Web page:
Catcher Kyle Schmidt, ’19, in action during a game while playing for the Fort Myers Mighty Mussels, a Minor League team in the Minnesota Twins organization
Schmidt catching for the Ft. Myers Mighty Mussels, a minor league affiliate of the Minnesota Twins


Catching on

MLB teams and Spider baseball are adopting a training tool created by former Richmond catcher and Minnesota Twins minor leaguer Kyle Schmidt.
A UR baseball player demonstrating the use of the CRT (Catcher Resistance Training) belt

Receiving is a skill many sports fans first associate with football. But it’s also a crucial part of a catcher’s role in baseball. How expertly a catcher receives and frames a pitch going as fast as 100 mph into his glove can influence an umpire’s ball and strike calls on borderline pitches and significantly affect the outcome of a game.

Catchers across dozens of MLB and NCAA baseball teams are now improving their receiving skills by using the Catcher Resistance Training, or CRT, belt invented by catcher Kyle Schmidt, ’19, a standout student athlete for Richmond who now plays in the Minnesota Twins’ minor league system. Schmidt combined his athletic skills with his business-degree acumen to fill an important gap in a catcher’s gear.

The spark for the CRT belt came in September 2020 when Schmidt couldn’t find enough space for his usual training setup of resistance bands and other gear. “I needed something more compact and mobile,” he says. An internet search showed him the product he wanted didn’t exist — yet. “I decided to make my own.”

The CRT uses a resistance cable to connect a wrist band to the catcher’s belt. The resulting tension helps improve a player’s glove strength and speed and make his movements more controlled, consistent, and efficient. “When the resistance band is attached to your hip, you feel how you are leveraging and creating force into the ball from your body,” he explains.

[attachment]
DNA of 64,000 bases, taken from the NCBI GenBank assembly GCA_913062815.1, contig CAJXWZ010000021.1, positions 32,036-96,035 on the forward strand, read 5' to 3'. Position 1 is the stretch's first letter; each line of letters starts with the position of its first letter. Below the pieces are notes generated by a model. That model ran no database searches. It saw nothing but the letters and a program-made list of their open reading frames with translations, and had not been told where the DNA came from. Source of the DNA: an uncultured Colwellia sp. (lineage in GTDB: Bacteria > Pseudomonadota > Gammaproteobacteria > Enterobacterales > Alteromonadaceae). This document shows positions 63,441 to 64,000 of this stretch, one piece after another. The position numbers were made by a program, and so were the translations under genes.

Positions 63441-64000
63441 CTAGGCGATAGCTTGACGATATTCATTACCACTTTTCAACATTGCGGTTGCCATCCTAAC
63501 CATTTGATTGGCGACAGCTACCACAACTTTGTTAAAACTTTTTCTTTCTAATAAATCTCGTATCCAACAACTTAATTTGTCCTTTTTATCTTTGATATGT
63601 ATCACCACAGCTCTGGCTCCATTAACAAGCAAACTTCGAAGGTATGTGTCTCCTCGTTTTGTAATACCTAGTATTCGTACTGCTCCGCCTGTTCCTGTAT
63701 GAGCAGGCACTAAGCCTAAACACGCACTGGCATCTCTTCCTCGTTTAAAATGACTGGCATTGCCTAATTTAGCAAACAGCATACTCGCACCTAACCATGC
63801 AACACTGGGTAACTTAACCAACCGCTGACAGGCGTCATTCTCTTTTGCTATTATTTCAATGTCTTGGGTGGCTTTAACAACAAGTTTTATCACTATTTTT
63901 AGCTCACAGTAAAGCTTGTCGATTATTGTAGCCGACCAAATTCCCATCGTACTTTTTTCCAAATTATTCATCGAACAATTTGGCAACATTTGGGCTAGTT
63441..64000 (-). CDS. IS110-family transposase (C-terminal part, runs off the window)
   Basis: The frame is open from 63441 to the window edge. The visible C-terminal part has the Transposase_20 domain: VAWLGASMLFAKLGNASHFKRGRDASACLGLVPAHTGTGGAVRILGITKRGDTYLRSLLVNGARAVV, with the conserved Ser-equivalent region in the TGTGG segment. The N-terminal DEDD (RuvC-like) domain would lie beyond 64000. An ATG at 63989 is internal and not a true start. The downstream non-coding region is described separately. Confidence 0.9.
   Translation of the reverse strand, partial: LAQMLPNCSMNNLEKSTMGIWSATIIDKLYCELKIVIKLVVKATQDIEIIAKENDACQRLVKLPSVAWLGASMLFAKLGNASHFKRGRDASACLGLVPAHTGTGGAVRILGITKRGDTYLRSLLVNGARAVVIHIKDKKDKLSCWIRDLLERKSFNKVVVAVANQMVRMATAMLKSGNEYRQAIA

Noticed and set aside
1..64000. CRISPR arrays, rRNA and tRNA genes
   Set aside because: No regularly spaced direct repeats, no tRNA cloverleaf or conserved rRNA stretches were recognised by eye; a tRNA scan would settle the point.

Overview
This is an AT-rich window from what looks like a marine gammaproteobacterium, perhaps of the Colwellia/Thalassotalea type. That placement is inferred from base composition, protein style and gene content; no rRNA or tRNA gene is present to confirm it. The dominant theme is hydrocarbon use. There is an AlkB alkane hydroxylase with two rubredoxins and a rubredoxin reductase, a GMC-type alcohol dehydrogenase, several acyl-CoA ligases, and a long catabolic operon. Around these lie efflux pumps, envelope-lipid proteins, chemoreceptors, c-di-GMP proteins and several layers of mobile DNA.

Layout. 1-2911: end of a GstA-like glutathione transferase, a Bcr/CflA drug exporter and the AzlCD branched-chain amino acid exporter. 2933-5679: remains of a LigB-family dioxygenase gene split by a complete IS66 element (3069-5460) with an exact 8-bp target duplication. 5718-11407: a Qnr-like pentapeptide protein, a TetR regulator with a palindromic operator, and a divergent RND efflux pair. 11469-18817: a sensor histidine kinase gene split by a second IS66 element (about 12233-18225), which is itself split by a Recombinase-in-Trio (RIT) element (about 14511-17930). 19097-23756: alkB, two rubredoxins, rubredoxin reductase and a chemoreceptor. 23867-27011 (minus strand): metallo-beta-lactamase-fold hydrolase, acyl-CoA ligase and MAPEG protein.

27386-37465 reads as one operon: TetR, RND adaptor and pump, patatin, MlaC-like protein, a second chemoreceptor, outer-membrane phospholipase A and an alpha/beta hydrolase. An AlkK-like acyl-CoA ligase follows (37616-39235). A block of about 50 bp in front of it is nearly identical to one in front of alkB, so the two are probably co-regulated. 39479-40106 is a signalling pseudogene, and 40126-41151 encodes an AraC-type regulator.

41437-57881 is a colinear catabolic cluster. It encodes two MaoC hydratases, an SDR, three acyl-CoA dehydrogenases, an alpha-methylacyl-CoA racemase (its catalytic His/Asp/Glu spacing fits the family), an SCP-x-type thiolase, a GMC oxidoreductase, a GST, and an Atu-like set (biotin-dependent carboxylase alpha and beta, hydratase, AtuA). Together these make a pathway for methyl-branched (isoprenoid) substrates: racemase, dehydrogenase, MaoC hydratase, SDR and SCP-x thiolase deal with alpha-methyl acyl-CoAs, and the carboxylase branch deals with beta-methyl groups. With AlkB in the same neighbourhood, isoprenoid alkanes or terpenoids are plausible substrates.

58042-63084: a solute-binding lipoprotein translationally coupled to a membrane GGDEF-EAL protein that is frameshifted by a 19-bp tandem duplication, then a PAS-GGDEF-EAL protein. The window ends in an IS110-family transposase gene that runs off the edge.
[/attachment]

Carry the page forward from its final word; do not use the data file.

Schmidt enlisted his grandmother, a master quilter, to sew D-rings onto the belt of his first prototype, cobbled together from parts he bought at hardware and sporting goods stores. As he iterated his model, he sought advice from Joel Mier, lecturer of marketing in the Robins School of Business. “He told me not to prioritize the CRT belt over my main career path but as a small venture to focus on growth and just getting into the market,” Schmidt says.

Schmidt started with word-of-mouth sales in summer 2021, traveling with a suitcase of CRT belt components so he could fill orders between games. Today, 14 of MLB’s 30 franchises and more than 60 college teams — including Richmond — use the CRT.

“What was so special about Kyle as a player was his receiving skills,” says Nate Mulberg, an assistant baseball coach at Richmond. “If any of our catchers can replicate Kyle’s ability to receive pitches by using the CRT belt, then we’re going to be in great shape.”

The CRT belt is helping recreational players too; it is now sold online by Dick’s Sporting Goods and in a third of Scheels sporting goods locations. “I am proud that the CRT belt has been able to become part of many catchers’ routines,” Schmidt says. “I’m excited to see where it goes.”